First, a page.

Technology receives a lot of attention but I haven’t seen this brought up before: technology may be making it more difficult to athletic teams to bond.
Ask many coaches, general managers and older players and you’ll hear a common gripe: chemistry on teams has been altered because of modern technology, and not for the better. The rise of smartphones, with all their instant-communication and entertainment options, have created insular worlds into which distracted players too often retreat instead of bonding with teammates.
Coaches and managers are particularly frustrated at the paradox of players fraternizing less with their own teammates, and more with the “enemy.” Players from opposing teams, they say, too often get each other’s cellphone numbers and start calling or texting back and forth, often griping about playing time and occassionally giving up little secrets about their teams…
Major League Baseball is one sport where the chemistry effects of smartphones, iPads, iPods and other handheld devices might be thought to be minimal, because of the longer workdays and more enclosed environs (dugouts, bullpens, clubhouses). Not necessarily so, according to Colorado Rockies manager Jim Tracy. When the game is over, he says, players quickly rejoin their private, smartphone worlds…
Some NFL teams are said to be contemplating outright bans on smartphones during any “team time” activities, and some coaches have spoken with exasperation at competing with phones for players’ attention. Redskins defensive coordinator Jim Haslett, for instance, told ESPN 101 radio in St. Louis the difficulties of dealing with phone-obsessed players such as former Washington tackle Albert Haynesworth.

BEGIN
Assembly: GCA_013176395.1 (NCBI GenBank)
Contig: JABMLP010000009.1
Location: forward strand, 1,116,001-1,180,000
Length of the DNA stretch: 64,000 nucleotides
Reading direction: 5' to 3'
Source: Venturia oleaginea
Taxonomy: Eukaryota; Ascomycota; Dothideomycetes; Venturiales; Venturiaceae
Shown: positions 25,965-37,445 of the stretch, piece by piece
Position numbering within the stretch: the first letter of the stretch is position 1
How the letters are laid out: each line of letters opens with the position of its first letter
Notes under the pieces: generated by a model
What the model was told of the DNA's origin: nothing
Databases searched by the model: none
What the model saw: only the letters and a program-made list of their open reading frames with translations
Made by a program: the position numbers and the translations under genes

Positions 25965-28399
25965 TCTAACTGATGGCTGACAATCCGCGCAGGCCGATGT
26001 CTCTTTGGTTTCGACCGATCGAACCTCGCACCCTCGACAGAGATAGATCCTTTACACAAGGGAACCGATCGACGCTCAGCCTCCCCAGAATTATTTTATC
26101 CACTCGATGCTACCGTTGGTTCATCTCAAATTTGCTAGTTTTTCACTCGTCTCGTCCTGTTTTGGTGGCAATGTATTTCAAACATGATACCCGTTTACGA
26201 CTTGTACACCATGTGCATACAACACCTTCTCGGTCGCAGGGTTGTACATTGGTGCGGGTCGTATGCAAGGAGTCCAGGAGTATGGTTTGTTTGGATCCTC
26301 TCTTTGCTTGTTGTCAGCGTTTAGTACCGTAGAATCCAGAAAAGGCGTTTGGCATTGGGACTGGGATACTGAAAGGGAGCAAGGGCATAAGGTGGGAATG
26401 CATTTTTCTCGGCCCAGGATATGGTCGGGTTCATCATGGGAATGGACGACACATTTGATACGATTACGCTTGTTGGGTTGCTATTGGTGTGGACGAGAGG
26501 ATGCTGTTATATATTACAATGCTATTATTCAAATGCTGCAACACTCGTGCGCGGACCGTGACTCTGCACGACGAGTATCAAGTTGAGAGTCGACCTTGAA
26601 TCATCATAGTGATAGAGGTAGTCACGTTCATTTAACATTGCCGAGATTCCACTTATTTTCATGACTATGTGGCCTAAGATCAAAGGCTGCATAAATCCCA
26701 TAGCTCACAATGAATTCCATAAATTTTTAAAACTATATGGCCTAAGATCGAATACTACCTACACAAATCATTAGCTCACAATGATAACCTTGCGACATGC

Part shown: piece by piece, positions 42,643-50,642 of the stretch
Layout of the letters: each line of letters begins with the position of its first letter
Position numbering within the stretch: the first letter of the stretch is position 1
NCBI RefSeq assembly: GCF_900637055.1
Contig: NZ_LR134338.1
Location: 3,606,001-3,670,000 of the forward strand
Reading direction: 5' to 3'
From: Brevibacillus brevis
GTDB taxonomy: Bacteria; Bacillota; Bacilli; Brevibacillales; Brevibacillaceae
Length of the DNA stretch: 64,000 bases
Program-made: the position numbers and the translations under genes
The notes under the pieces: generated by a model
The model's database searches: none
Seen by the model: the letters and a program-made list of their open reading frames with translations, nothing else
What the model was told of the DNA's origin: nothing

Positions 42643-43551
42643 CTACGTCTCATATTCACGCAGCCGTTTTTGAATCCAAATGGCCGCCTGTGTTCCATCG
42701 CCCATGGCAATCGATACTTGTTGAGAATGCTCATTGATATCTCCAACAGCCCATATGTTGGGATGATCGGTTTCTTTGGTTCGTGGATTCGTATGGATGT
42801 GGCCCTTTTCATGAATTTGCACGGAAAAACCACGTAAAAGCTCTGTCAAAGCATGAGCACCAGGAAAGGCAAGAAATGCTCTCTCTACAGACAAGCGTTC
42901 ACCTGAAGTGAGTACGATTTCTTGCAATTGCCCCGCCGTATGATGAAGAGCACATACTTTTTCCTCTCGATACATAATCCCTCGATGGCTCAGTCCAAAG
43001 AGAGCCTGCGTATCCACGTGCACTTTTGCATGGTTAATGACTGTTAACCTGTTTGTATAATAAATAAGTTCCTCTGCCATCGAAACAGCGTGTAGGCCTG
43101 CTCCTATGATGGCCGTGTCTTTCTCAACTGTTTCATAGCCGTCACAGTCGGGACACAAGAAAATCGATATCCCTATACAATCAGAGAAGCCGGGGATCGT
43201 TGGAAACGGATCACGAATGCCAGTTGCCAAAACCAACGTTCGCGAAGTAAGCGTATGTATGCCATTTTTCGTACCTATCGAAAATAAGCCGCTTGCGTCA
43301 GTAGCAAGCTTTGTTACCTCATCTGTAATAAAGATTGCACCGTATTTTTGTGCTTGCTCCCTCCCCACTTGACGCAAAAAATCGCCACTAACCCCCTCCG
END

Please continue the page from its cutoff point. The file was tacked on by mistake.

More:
I’m tempted to argue that this is simply the outcome of having multiple generations in the clubhouse or locker room: an older generation, particularly coaches and managers, had a particular experience in the past and younger players have a different way of going about things. Perhaps it would be more interesting to talk to younger coaches who are more into technology themselves and ask how they try to build team chemistry. Of course, the topic of team chemistry is open for debate. To me, it seems like it is only really an issue when a team is losing and people are looking for reasons why.
The article does suggest that at least a few veteran athletes have adopted informal/player-directed guidelines for technology use in the clubhouse. I wonder if they have encountered some resistance or whether the spirit of such actions, to “help the team,” is reason enough for other players to comply.
Two other quick thoughts:
1. This could also be interpreted as an indicator of the professionalization of athletes. While athletes in the past might have enjoyed the camaraderie of interacting before and after games, today’s athletes have more personal leeway as most work all-year round and make big money. What matters most (or at all) is their performance on the field/court/ice.
2. The article also hints at how technology has changed how players prepare for games. It is now easy and common for athletes to be able to watch lots of video on their own, theoretically giving them some advantages.